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facts & arguments


Don't let the bugs bite

"The common bed bug mainly survives on human blood, but what happens when that human has upped his or her blood alcohol content with a few glasses of a nice red wine?" writes Brooke Borel for Life's Little Mysteries. "New research from the University of Nebraska-Lincoln suggests bed bugs are not as fond of alcohol as their boozy hosts, which may lead to fewer bug bites. According to the study, bed bugs prefer alcohol-free blood … the higher the blood alcohol concentration, the less the bugs eat. And because there is a direct link between blood intake and reproduction rates, those bugs also lay fewer eggs."

Drinking in a bar? Sweet

"Publicans have long known that they can sell more drinks in noisy bars, but not why," writes Prof. Susan Blackmore of the University of Plymouth in BBC Focus magazine. "New research in which people rated the flavour of drinks in different environments suggests that this is not just because you drink more when the noise makes conversation nigh-on impossible, but also because alcohol actually tastes sweeter in noisier environments. Since we have an innate preference for sweetness, we drink more."

When housekeepers go bad

"Police in suburban Cleveland say a woman who owns a cleaning service broke into a house and washed the dishes, took out the trash, and vacuumed before leaving a handwritten bill with her name on it," Associated Press reports. "And police say it might not be the first time. The woman, Sue Warren of Elyria, is in jail on a burglary charge. Police in Westlake say Ms. Warren broke into a home [last month]and began tidying up, but she didn't take anything. They say she then wrote out a bill for $75 on a napkin and included her name and address. One officer says Ms. Warren told him she does it all the time."

Songs to torture with

"What's the best music to use when you're torturing someone?" writes Will Oremus at "Guards at Guantanamo Bay tried to coerce inmates into talking with songs from Sesame Street player on repeat, according to a new al-Jazeera documentary. … In general, torture songs tend to be either loud and aggressive or simple and jangly. In 2003, a U.S. Psychological Operations sergeant told Newsweek that he had bludgeoned Iraqi prisoners of war with Metallica's Enter Sandman. … [I] the 1990s, FBI agents played Tibetan chants, 1950s Christmas carols, and Nancy Sinatra's These Boots Were Made for Walkin' during a standoff with David Koresh's cult in Waco, Tex. The New York Times reported that Billy Ray Cyrus' country hit Achy Breaky Heart was rejected, perhaps because officials feared some of the cult members would like it."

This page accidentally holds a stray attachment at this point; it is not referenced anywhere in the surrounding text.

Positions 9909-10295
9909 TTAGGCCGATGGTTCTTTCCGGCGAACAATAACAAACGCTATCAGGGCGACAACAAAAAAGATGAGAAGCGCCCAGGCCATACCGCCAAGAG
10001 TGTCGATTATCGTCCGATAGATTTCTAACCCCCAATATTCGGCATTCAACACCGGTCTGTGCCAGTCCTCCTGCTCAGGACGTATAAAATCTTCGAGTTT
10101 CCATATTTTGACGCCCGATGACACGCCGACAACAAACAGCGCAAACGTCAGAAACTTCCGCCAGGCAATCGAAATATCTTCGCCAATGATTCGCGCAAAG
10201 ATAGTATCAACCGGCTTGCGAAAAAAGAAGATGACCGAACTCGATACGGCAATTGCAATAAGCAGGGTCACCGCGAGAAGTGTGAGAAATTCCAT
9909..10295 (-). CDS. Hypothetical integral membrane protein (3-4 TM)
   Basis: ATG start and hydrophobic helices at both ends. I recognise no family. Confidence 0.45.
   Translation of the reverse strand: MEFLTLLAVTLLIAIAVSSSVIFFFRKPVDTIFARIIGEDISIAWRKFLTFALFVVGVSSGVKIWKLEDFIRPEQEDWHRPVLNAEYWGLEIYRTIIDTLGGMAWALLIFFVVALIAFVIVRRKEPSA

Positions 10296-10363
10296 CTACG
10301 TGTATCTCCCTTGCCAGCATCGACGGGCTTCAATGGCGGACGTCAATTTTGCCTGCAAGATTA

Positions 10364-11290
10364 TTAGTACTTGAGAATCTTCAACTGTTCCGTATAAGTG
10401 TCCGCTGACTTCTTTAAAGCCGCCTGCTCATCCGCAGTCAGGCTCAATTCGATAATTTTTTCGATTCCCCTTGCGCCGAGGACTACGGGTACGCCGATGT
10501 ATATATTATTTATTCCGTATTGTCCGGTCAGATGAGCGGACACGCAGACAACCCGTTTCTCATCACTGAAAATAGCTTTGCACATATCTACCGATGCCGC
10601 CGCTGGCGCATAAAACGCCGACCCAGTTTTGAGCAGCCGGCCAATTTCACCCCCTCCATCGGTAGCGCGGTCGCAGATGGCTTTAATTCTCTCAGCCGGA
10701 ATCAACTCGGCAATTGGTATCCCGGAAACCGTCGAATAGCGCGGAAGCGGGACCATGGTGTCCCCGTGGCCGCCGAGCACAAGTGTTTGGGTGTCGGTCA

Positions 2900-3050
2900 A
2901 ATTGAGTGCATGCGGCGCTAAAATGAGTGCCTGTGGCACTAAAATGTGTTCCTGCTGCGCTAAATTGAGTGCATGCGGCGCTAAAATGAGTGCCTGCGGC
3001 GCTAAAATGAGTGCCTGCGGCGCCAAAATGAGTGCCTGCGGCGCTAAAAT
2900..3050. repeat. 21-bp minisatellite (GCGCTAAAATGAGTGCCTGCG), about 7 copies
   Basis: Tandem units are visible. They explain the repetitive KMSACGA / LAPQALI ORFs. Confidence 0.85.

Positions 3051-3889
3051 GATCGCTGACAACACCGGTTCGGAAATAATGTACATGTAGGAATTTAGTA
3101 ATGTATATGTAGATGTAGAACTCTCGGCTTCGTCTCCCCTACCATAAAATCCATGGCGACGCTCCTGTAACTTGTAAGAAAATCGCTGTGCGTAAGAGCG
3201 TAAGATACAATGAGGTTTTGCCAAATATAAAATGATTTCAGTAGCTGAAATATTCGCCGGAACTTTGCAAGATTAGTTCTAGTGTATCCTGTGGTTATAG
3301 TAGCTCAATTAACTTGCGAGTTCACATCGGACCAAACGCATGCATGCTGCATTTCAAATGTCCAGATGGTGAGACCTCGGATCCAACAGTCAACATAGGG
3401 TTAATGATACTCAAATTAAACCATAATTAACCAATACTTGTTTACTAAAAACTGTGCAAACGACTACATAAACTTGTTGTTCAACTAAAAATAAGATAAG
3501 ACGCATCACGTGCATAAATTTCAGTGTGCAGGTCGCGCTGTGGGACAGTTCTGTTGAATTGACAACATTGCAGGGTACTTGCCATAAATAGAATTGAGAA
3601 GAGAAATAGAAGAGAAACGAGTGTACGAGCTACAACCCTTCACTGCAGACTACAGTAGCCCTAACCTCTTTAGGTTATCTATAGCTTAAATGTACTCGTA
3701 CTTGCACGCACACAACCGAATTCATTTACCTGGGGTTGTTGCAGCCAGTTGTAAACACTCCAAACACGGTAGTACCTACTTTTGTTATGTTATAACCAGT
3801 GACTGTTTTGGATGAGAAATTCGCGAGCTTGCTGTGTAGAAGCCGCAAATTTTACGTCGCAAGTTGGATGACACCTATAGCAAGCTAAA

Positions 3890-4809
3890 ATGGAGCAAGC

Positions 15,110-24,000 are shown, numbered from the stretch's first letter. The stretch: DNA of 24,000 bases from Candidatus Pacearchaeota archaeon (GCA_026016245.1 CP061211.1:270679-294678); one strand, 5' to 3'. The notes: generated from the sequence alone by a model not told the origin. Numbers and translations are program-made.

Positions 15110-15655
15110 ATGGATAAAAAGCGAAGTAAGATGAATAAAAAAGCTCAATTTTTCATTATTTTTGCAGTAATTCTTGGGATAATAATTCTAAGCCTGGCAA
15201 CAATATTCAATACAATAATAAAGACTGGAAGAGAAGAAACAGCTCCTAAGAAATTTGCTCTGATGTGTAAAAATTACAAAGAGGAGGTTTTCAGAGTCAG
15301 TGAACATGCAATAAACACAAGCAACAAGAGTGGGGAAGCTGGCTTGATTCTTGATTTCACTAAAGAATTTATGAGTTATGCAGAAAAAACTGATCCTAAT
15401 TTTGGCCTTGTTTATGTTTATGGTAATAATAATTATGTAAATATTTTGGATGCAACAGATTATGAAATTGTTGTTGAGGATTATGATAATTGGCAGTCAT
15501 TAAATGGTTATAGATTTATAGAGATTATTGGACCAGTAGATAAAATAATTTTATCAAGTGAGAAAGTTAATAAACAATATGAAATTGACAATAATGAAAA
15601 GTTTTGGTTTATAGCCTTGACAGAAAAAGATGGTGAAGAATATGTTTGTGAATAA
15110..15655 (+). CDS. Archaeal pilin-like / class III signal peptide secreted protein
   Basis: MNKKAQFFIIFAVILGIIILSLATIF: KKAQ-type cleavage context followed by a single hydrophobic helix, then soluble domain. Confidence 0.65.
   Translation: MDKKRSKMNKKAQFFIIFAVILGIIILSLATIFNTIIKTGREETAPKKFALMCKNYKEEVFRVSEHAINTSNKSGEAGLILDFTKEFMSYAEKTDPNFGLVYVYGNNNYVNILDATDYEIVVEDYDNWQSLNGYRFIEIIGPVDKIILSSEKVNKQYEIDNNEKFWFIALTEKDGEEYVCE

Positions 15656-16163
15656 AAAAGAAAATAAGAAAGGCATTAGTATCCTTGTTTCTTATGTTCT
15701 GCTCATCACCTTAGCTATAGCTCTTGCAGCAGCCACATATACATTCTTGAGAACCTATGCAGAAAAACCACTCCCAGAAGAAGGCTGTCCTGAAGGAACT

Want a robot up your leg?

"Feel a tickling sensation moving up your trouser leg?" asks the New Scientist. "Researchers at the Chinese Academy of Sciences have developed Clothbot, a 140-gram robot capable of scaling clothes. The robot uses a wheeled gripping mechanism to create wrinkles in a piece of cloth, then drives straight up them. It also has a tail to allow it to adjust its centre of gravity and change direction. Its creators say that Clothbot could be a tiny pet that climbs around your body, or a moving hands-free phone that sits on your shoulder."

Working teenager is jailed

"Diane Tran is a 17-year-old honour student, a high school junior with two jobs, and now – thanks to one Houston judge and Texas student-absentee laws – a criminal," the Los Angeles Times reports. "Going from job to job to support two siblings – while taking advanced-placement and dual-credit college level courses – Diane had missed too many days of school, according to KHOU in Houston, which first reported her story. So a judge, Lanny Moriarty, decided she needed to do some hard time. He sentenced her to 24 hours in jail with a $100 fine for missing school after she'd been warned in April not to miss school again. 'If you let one [truant student]run loose, what are you going to do with the rest of them?' Judge Moriarty told KHOU. 'Let them go, too? A little stay in the jail for one night isn't a death sentence.'"

Assault with a whistle

"A German woman has been fined for blowing a whistle down the telephone at a call-centre worker," says Orange Co. UK. "The woman, 61, from Pirmasens in Rhineland-Palatinate, had got fed up with a constant stream of cold-calls to her house. But she ended up in court and was fined the equivalent of [$1,000]after she damaged the hearing of her victim. The unnamed woman told a judge in a local court that she was so annoyed by the unending stream of marketing calls that she snapped and blew a whistle into the receiver. She was hoping just to deter the company from calling her again, but ended up convicted of bodily harm after giving the female call-centre employee hearing problems and tinnitus."


"Trust that man in nothing who has not a conscience in everything." – Laurence Sterne (1713-68), Anglo-Irish novelist

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